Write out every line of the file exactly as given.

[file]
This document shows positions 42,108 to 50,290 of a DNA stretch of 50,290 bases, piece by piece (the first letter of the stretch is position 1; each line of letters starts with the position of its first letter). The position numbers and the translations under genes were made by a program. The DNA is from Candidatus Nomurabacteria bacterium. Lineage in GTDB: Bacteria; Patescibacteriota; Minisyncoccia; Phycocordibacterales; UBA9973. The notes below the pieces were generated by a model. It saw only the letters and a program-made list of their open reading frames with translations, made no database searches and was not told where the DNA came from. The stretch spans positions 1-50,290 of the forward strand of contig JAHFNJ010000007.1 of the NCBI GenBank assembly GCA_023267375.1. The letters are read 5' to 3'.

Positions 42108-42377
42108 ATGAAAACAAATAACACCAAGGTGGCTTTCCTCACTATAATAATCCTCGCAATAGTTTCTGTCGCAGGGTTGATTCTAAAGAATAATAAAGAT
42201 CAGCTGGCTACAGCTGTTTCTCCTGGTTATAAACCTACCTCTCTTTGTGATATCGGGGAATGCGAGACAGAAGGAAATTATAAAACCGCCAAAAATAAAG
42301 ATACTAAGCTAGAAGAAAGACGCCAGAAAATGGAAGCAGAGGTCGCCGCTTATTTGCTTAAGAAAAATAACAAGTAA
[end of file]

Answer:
This document shows positions 42,108 to 50,290 of a DNA stretch of 50,290 bases, piece by piece (the first letter of the stretch is position 1; each line of letters starts with the position of its first letter). The position numbers and the translations under genes were made by a program. The DNA is from Candidatus Nomurabacteria bacterium. Lineage in GTDB: Bacteria; Patescibacteriota; Minisyncoccia; Phycocordibacterales; UBA9973. The notes below the pieces were generated by a model. It saw only the letters and a program-made list of their open reading frames with translations, made no database searches and was not told where the DNA came from. The stretch spans positions 1-50,290 of the forward strand of contig JAHFNJ010000007.1 of the NCBI GenBank assembly GCA_023267375.1. The letters are read 5' to 3'.

Positions 42108-42377
42108 ATGAAAACAAATAACACCAAGGTGGCTTTCCTCACTATAATAATCCTCGCAATAGTTTCTGTCGCAGGGTTGATTCTAAAGAATAATAAAGAT
42201 CAGCTGGCTACAGCTGTTTCTCCTGGTTATAAACCTACCTCTCTTTGTGATATCGGGGAATGCGAGACAGAAGGAAATTATAAAACCGCCAAAAATAAAG
42301 ATACTAAGCTAGAAGAAAGACGCCAGAAAATGGAAGCAGAGGTCGCCGCTTATTTGCTTAAGAAAAATAACAAGTAA